PCdaughter---the middle school years were horrible. I did not like her at all. Somedays I still don't---mother/daughter dynamics + my control issues and her independent spirit. Now, she is my most independent child. She is such a hard worker. She is not academically inclined. She is very literal and blunt and too the point and will often hurt my feelings without meaning too. She doesn't understand the nuances of language---but can do a trig problem in her head! Go figure! Because of her size she looks delicate---but she is a tiger and is fierce.

    It's amazing how each is so different and yet were raised exactly the same.

    I love that I had a hand in giving the world three completely different personalities. It's hard as a mother to stand back now and watch them live their own lives on their own terms---something that as a mother I have to come to terms with. But Regrets, no.
  3. Suz

    Suz (the future) MRS. GERE

    I'm sorry you feel that way. I know these are painful times for you but one of these days I wish for you the blessing of distance.

    Distance will show you that Scott wouldn't be as successful as he is if he hadn't had you.

    Distance will show you that his inability to stay connected is a reflection on HIM, not you...and not on your self-described modest home.

    Distance will show you that you DID make a difference in his life...

    ...and hopefully DISTANCE will allow your heart to accept that that is enough...that you don't need further acknowledgment or reciprocation to feel good about him or to feel good that you were his parent.

    During the worst of our times with Rob I had to console myself with the above thoughts. It helped. I hope for peace for your troubled mind and heart so that you can "accept things you cannot change and the wisdom to know the difference."

    You're a good Mom. Please don't let one child dissuade you from believing your many other successes.

  4. meowbunny

    meowbunny New Member

    I agree with Suz. He may one day grow more into the person you had hoped to raise, but he if doesn't you are going to have to accept the person he is or it will eat you into pieces. You did the best you could with him. You showed him the values that were important, it was his choice whether to reject or accept those values.

    Unrequited love is always painful -- whether from an SO or a child. The best you can do is set them free. If they love you, they'll come back. It is a cliche but it is one with a lot of truth in it.

    I learned long ago that my daughter loves me so long as she needs me. The second she thinks she can survive with others, she is not just out the house, but I am out of the picture. She truly does the best she can with the love she has. It is up to me to accept or reject what she has to offer. I love her enough to accept her love on her capabilities, not my needs.

    The first time she left, I tried to get her back -- I tried bribes; I tried guilt; I was shameless. I was almost a stalker. None of it brought her home until her "friends" kicked her out and she was on the verge of homeless. The second time, I let her go; I didn't contact her; she called me when she needed a home again. The third time, I let her go again; she called, I didn't let her come home; I waited until she was truly homeless and miserable. She's home, she loves me. She will leave again when something "better" comes along. I accept that. I'm just hoping that the next time will be a better move and that I will hear from her when she moves out, but if not, I'll still love her and still be there for her. That's all we can do.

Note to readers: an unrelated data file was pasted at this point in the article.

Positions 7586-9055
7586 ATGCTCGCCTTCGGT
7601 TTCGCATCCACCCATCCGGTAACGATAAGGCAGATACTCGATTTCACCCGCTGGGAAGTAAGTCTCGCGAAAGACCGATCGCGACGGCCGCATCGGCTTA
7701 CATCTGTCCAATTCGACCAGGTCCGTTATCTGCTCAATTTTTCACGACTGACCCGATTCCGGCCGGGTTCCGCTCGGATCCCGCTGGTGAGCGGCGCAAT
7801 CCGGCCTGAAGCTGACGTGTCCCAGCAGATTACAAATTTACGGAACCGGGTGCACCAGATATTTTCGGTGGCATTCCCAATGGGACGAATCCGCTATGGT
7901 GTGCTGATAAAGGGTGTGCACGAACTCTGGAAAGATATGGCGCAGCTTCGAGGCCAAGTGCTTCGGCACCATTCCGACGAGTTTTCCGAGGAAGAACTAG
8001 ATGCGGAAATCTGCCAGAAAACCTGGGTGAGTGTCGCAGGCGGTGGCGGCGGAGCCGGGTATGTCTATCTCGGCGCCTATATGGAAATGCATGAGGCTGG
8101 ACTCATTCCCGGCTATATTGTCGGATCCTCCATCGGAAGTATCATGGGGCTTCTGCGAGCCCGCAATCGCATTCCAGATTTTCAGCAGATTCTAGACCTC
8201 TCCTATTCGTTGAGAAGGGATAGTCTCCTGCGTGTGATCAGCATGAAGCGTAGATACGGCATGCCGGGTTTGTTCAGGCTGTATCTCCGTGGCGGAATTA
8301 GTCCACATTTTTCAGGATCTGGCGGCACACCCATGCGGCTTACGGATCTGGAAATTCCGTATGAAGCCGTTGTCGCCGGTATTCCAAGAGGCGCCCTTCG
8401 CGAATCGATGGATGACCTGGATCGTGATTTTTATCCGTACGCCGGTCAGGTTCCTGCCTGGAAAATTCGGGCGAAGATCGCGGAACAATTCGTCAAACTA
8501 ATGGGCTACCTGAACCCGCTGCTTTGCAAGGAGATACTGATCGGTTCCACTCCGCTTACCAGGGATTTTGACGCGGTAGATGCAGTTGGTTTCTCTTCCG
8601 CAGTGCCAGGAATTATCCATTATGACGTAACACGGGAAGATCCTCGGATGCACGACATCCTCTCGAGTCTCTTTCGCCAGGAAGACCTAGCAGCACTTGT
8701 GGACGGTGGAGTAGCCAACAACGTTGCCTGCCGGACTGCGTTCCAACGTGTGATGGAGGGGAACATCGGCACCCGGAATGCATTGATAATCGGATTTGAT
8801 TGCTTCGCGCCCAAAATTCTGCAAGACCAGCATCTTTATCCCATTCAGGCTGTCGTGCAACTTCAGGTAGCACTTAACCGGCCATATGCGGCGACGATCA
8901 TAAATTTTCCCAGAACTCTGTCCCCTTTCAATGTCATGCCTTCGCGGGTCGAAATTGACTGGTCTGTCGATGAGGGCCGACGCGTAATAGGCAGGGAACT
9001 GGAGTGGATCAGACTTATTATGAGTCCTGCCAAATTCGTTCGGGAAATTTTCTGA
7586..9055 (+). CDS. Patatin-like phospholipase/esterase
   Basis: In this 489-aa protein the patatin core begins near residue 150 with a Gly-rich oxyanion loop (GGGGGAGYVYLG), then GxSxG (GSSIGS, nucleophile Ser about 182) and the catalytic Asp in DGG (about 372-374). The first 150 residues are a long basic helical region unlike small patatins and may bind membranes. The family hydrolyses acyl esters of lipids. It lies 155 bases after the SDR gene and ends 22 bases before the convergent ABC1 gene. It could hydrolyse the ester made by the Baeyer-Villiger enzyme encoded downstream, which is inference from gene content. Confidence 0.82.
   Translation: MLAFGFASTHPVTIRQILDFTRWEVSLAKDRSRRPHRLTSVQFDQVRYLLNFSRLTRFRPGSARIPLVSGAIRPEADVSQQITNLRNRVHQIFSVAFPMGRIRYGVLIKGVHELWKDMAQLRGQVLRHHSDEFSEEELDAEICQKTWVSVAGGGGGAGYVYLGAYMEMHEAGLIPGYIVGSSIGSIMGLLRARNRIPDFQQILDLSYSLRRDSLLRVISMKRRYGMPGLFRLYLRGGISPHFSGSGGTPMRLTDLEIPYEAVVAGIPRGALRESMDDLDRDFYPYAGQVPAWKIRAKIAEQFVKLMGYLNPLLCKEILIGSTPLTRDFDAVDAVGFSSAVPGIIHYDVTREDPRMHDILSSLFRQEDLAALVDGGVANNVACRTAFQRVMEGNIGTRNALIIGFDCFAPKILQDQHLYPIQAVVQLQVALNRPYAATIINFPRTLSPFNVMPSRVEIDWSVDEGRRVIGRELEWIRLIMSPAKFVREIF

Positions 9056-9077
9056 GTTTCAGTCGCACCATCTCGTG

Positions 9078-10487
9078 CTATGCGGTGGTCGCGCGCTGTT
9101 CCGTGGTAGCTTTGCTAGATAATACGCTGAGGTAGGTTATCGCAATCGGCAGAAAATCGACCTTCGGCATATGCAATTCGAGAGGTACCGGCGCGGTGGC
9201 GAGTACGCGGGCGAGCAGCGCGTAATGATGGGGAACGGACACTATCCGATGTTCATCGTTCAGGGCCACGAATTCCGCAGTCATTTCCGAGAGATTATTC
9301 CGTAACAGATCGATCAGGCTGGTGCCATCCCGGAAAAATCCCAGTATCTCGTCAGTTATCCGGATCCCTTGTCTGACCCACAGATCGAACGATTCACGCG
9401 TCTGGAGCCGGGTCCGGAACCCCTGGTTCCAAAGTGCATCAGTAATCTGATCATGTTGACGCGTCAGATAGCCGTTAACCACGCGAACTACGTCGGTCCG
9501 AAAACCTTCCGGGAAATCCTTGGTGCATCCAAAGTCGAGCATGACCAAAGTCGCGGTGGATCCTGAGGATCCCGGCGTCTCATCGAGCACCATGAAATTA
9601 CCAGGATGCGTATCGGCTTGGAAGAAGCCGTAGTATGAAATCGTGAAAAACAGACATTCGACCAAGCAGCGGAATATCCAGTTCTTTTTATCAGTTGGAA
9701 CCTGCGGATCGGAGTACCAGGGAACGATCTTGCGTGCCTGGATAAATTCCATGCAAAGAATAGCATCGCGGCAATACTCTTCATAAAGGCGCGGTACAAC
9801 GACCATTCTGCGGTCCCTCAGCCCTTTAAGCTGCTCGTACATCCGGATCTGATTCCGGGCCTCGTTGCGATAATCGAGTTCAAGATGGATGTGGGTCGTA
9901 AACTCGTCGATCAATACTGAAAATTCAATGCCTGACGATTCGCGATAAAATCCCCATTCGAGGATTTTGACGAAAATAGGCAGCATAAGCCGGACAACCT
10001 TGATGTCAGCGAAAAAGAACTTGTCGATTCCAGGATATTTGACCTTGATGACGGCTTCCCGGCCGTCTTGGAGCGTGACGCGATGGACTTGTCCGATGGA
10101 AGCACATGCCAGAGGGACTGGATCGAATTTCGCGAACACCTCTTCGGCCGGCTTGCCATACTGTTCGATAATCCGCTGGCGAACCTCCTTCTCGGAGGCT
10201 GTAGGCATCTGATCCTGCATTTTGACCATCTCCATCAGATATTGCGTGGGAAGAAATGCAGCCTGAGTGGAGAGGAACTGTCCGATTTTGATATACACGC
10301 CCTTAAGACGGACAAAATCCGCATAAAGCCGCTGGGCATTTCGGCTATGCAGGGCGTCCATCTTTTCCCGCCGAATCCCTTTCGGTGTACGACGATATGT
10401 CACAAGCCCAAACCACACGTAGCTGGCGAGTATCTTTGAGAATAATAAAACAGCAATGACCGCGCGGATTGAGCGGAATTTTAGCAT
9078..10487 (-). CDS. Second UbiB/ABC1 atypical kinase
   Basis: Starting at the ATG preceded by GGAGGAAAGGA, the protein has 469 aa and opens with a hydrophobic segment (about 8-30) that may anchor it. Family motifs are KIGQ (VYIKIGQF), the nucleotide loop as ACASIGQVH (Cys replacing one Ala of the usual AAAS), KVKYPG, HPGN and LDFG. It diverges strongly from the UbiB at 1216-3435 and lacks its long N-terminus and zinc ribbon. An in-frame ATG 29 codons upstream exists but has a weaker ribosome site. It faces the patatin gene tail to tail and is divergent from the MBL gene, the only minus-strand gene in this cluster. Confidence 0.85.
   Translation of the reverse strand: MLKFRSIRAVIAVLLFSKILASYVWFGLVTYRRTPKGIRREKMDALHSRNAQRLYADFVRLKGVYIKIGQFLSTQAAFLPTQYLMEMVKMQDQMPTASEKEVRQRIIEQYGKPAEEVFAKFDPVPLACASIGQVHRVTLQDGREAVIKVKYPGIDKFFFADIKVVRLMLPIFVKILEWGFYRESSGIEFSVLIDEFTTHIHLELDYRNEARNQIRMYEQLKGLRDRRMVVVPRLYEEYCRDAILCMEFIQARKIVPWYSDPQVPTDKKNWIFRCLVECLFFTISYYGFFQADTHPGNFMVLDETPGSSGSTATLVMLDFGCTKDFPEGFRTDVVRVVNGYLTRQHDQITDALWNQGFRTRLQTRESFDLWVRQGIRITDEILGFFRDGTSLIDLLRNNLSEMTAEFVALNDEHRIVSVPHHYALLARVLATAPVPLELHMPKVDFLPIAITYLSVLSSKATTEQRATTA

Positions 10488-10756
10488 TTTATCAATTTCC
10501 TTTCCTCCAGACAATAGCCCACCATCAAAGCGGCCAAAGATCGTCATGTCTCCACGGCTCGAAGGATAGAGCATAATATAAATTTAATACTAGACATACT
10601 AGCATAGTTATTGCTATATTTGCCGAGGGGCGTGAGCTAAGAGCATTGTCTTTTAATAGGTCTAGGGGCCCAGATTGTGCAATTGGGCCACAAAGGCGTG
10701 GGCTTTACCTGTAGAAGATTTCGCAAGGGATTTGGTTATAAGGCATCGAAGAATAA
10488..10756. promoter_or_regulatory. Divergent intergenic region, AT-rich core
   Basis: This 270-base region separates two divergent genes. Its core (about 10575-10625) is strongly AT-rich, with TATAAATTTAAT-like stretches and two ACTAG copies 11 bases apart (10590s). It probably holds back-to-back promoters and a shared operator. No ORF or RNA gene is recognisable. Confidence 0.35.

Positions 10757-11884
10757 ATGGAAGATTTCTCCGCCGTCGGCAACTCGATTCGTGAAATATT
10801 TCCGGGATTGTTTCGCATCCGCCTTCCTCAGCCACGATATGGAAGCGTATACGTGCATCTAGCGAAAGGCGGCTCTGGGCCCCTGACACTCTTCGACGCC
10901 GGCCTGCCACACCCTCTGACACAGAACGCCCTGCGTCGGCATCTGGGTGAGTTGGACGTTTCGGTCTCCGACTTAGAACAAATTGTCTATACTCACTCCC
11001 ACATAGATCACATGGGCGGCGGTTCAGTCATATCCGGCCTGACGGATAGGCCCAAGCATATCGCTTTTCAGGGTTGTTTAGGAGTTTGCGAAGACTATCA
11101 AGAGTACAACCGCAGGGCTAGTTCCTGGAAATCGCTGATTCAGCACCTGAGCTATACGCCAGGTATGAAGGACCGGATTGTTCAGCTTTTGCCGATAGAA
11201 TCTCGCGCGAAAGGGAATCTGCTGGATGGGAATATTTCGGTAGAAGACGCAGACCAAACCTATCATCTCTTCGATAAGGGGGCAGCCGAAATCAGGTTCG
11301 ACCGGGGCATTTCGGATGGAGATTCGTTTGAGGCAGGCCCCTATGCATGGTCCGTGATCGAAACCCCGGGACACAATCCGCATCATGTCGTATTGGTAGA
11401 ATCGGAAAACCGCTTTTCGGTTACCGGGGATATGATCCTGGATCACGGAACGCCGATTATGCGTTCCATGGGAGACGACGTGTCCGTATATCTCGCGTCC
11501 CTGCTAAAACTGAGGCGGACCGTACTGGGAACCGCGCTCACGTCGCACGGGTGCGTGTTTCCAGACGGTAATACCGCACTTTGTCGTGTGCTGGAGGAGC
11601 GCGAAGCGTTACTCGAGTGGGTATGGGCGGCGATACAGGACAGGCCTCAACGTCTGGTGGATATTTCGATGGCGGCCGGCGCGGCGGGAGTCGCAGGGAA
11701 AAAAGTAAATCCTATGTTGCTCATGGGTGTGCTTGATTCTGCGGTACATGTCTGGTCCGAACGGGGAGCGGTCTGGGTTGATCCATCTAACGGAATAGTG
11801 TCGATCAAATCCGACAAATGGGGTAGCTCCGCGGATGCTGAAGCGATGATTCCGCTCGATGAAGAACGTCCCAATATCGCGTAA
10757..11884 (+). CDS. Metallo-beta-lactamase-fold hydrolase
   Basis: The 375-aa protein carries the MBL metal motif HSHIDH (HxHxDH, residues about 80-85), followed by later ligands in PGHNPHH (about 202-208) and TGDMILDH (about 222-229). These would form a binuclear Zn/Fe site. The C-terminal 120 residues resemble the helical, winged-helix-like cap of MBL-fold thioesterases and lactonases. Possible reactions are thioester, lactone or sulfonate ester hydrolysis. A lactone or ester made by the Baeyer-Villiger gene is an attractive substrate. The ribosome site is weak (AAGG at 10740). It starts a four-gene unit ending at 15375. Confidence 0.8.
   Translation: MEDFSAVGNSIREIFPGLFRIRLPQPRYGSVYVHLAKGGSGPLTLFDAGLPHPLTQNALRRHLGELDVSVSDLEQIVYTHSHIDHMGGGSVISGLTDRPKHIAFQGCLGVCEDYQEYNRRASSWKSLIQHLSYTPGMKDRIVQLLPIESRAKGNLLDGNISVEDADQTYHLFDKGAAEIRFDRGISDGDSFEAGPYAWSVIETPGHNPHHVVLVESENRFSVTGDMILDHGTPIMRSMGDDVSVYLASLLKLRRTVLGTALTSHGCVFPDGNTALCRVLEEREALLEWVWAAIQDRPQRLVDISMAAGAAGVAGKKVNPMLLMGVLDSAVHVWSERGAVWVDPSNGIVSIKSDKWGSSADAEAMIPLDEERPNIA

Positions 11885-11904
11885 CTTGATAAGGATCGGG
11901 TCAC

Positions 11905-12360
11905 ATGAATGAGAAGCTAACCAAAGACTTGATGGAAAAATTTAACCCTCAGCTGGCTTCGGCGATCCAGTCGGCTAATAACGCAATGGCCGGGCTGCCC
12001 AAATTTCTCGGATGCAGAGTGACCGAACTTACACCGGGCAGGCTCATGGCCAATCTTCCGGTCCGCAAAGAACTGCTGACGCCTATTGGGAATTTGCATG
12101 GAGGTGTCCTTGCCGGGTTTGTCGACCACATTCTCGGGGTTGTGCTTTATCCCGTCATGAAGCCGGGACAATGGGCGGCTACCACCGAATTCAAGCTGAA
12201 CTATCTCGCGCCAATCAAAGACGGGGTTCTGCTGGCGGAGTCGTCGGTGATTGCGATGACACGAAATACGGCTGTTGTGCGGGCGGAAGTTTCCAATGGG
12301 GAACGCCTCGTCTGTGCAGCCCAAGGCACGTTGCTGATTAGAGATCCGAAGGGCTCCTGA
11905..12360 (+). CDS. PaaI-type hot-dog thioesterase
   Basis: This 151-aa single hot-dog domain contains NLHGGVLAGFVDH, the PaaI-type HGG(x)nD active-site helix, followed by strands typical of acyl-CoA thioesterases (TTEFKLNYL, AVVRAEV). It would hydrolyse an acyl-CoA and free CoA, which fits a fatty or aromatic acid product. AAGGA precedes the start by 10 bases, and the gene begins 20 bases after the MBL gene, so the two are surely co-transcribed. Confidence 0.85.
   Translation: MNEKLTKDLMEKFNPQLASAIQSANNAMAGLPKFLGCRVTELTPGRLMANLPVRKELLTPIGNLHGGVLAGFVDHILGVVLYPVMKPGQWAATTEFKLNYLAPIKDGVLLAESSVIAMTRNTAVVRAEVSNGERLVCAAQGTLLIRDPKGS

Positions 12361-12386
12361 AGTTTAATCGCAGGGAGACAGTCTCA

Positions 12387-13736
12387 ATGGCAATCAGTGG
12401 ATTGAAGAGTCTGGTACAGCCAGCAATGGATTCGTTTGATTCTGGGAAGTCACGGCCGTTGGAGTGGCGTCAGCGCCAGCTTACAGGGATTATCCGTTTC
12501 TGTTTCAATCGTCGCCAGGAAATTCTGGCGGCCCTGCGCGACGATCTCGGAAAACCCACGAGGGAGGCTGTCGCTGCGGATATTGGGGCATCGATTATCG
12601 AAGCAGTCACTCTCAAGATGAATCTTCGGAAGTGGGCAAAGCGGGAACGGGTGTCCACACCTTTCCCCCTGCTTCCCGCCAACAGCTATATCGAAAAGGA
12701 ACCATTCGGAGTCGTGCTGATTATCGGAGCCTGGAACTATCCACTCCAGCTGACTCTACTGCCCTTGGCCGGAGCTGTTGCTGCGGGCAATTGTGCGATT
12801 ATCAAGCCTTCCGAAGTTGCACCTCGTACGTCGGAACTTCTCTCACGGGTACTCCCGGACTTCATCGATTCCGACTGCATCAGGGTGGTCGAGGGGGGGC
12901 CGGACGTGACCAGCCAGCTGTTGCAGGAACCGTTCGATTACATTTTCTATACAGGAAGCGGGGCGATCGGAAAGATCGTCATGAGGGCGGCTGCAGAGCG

5. I'm going crazy!!!

    I'm going crazy!!! New Member

    i have no words

    i cant imagine what you're going through

    i will keep you in my prayers
  6. Hound dog

    Hound dog Nana's are Beautiful


    Suz worded it better than I ever could have. And it's so very true. Right now your pain is fresh and raw, and so right there that it's hard for you to see the reality of the situation.

    You're a d@mn good Mother. Awesome.

    In the future he very well may come back to the way he was raised. But if he doesn't, it's still not a reflection on you or the life you gave him. Love doesn't have a price tag because it's simply priceless.

    I wish there was some magical answer to take away the heartache and horrible pain his decisions are causing you.

  7. SomewhereOutThere

    SomewhereOutThere Well-Known Member

    You know, lots of kids finally "get it" when they're thirty. But my son IS thirty. If he doesn't "get it" until he is almost fifty, I may not even be alive. I guess I really have to give this child to God and move on. My other kids think I should--they are very upset with him. But I think they're right. I have four great kids and a granddaughter coming. I need to get over it, even though it's my kid and my heart will always ache a little. This is still pretty new to me. He has only been like this for almost two years now. The holidays used to be enriched because of his presence. He has changed so much, and his wife is so unpleasant, that if he showed up, I think it would probably anger my other kids and make me and hub feel uncomfortable. It's hard to let go, but sometimes you have to do it.
  8. Fran

    Fran Former Site Owner

    MWM, there were times that I regretted it. I won't deny it at all. I also know that it wasn't even a choice. I was going to have children. I was going to do it to the best of my ability and I wasn't going to feel guilt that I didn't give it 100%.